Electro Magneto | Porsche Panamera S e-hybrid

BY Azfar Hashim

A revised version of Panamera’s tree hugger silently made its way here

The Panamera was once widely known as the second ugliest Porsche after the Cayenne, but obviously over time, also like the Cayenne, it grew on people. Which was a good thing, as that made Porsche financially profitable and gave moneyed buyers more options; so now if you want a Porsche, it is not just a 911, 911 Cabriolet, 911 this and 911 that. You have the Boxster, Cayman, 911, Panamera, Macan and Cayenne. And mind you, each model also comes with 1,237 other variants. Ok, maybe not that much but you know what I mean.

The car we shall talk about today is the Panamera S e-hybrid. Then again, some of you avid Burnpavement readers may question why on earth we’re reviewing a hybrid Panamera again, because we’ve done it before.

Well, times have changed you see. About two years ago, Porsche introduced a hybrid system, implemented it onto the Panamera S and called it the Panamera S Hybrid. That one utilised a 1.7 kWh nickel metal hydride battery system hooked to a 47 bhp electric motor. Matched to a 3.0-liter supercharged V6 engine, it whipped out 380 bhp and 440 Nm.

Now, they’ve given their hybrid system an improvement and gone one up. The — take a deep breath - Panamera S e-hybrid is a plug-in hybrid luxury sedan that has (a) a water-cooled 9.4 kWh lithium-ion battery pack that can be charged via charging stations or by the engine while on the move, (b) a 95 bhp electric motor and (c) an electric boost function.

With a supercharged 333 bhp 3.0-liter V6 powerplant paired to an 8-speed Tiptronic ‘box at the forefront, the Panamera e-hybrid whips out 416 bhp and a whooping 590 Nm of torque in total - all that to the two rear wheels (I know what you’re thinking).

Other important figures include a 0-100 km/h timing of 5.5 seconds and a top speed of 270 km/h. And best of all, its C02 emissions is only 71 g/km, giving it a CEVS rebate of $20,000; it may not sound much, but hey, better than having to fork out that much money which could be used instead for a holiday. Or shopping. Or even a set of forged alloys. Just saying…

All those numbers aside, the Panamera S e-hybrid is one car that lets you have the best of both worlds. It can go all electric when you want it to or just drive like any ordinary petrol-engined luxury sedan.

When you switch on the ignition, all you get is an eerily quiet cabin, as though the engine is still asleep. The only indication you get this car is indeed alive and kicking is by looking at the instrument binnacle and seeing the needle pointing to ‘Ready’. Shifting from P to D and gently accelerating, you are still in full electric mode — for once I have an idea how it feels like to be in a coffin.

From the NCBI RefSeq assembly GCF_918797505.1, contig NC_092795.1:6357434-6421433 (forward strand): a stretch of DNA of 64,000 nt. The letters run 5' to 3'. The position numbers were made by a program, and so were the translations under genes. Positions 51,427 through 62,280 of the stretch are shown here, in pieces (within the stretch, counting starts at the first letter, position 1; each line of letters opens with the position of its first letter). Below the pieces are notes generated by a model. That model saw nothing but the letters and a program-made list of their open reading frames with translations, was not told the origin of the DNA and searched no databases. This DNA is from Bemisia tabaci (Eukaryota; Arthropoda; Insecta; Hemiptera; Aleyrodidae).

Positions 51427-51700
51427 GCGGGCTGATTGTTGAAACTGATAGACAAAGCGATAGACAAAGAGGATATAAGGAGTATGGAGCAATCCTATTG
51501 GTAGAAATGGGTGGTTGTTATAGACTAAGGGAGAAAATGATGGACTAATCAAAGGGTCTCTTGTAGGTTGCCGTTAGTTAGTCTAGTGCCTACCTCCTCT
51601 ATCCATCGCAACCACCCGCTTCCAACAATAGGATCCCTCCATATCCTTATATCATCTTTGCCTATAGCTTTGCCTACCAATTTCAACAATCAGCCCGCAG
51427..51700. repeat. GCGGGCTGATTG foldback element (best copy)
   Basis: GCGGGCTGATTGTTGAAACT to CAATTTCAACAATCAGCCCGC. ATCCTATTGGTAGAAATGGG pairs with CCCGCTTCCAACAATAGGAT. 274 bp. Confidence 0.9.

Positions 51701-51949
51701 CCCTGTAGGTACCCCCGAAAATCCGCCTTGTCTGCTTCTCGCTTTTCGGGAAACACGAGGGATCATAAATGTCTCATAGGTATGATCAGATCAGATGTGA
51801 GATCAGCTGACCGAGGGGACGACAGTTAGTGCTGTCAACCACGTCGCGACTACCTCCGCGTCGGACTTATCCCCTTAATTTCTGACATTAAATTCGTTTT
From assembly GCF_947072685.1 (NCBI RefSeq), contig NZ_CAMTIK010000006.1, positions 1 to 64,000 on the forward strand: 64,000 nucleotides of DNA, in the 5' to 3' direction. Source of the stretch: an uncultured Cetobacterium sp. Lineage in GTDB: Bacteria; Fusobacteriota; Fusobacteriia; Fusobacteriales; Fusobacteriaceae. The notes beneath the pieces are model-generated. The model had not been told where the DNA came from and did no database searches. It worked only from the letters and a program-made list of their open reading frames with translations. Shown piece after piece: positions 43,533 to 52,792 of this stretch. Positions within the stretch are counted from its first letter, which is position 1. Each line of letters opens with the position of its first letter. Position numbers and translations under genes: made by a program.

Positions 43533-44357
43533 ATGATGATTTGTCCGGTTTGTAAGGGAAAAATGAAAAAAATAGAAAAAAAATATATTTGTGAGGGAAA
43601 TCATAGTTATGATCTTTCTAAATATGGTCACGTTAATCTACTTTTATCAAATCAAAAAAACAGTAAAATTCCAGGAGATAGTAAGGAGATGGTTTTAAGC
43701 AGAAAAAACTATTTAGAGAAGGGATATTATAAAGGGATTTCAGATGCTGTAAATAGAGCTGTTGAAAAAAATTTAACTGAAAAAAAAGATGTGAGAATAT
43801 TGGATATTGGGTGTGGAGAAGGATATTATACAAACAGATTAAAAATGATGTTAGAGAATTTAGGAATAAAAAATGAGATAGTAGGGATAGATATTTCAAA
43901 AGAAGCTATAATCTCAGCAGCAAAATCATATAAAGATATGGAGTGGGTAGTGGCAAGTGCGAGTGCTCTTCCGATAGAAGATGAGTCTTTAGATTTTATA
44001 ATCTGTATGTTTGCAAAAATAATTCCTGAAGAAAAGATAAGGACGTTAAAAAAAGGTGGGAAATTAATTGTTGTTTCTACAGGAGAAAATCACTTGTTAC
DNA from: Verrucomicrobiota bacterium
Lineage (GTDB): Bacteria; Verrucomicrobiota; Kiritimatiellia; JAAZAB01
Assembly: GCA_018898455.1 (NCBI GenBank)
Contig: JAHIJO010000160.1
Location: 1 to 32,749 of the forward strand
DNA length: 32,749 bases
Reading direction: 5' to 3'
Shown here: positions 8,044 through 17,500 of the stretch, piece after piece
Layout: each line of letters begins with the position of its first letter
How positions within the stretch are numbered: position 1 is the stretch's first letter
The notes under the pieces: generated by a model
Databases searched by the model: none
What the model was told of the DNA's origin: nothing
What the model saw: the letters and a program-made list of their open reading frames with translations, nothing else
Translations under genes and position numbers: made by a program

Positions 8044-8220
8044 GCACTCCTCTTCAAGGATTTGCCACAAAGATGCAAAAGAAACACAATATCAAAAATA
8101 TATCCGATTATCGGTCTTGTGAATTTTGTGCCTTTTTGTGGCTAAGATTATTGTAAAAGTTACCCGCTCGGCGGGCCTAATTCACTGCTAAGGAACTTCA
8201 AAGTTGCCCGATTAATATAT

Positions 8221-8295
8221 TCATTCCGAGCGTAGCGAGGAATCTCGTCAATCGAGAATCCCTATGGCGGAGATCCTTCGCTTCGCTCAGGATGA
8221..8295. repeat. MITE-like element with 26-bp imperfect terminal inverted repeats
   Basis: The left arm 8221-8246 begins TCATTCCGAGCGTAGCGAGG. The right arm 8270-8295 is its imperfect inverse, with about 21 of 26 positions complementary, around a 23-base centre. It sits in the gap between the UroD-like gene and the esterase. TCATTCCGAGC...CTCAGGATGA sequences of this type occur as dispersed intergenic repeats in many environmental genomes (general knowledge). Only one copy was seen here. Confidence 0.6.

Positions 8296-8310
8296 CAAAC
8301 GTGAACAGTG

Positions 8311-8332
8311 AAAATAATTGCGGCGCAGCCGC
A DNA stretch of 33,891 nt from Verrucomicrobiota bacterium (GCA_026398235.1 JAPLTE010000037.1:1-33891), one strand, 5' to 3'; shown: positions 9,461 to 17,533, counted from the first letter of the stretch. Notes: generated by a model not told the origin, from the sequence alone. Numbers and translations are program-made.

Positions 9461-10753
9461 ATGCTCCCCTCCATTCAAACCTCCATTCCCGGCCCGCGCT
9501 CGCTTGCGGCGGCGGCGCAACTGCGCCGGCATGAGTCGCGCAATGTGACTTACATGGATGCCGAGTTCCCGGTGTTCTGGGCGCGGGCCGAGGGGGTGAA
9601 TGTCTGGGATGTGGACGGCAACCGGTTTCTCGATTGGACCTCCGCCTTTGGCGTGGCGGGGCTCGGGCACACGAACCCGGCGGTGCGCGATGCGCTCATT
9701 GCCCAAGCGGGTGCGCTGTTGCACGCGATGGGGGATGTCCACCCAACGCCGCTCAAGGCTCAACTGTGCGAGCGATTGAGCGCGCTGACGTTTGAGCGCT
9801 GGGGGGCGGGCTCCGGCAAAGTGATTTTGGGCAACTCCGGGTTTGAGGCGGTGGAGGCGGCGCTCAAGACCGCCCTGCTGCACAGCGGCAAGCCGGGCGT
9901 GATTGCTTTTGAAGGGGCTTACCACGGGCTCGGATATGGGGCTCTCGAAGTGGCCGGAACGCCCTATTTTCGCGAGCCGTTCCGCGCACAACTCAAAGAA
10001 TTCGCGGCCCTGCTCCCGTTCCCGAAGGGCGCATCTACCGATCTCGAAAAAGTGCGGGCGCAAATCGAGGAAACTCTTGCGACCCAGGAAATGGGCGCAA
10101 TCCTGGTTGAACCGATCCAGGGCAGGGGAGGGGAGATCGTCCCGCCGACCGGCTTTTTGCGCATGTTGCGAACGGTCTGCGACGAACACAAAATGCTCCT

But once the battery runs out of juice, the hybrid motor will kick in; and I must say, I was very impressed as to how smoothly the transition was. All you could see was the tachometer jumping from above 0 to about 2,000 rpm while you cruise along the expressway at, say, 100 km/h.

Despite the weight disadvantage (it’s more than 300 kg heavier than the base Panamera), outright performance doesn’t mar the e-hybrid. It’s still lively, you get a nice — almost subtle — engine note and it handles pretty well, although you can feel the weight moving around as you take corners hard or brake late. That said, the anchors work well and you do feel the regenerative braking system at work as you come to a complete halt.

Besides the obvious weight moving around the car, the other little compromise is the boot space. As the rear houses the copper cables, electric motor and 129 kg lithium-ion battery pack, you lose about one third of space; that said, it ain’t that bad as it still remains useful enough for luggage bags for road trips.

As a whole, the Panamera S e-hybrid still retains all the usual appeal of a luxury sedan despite losing some handling finesse. The extent Porsche has gone to make it smooth remains respectable too.

Realistically speaking however, the take up rate, we reckon, won’t be that significant among local buyers who are pretty much still comfortable with a ‘regular’ petrol-driven car. On top of that, charging stations are still lacking and nothing much is being done by the relevant authorities, to date. Thus it is still safe to say that only those few affluent ones who are willing to try a slightly different Porsche would take one home.

Plus, they must be able to live with those neon green, e-hybrid only bits throughout the car…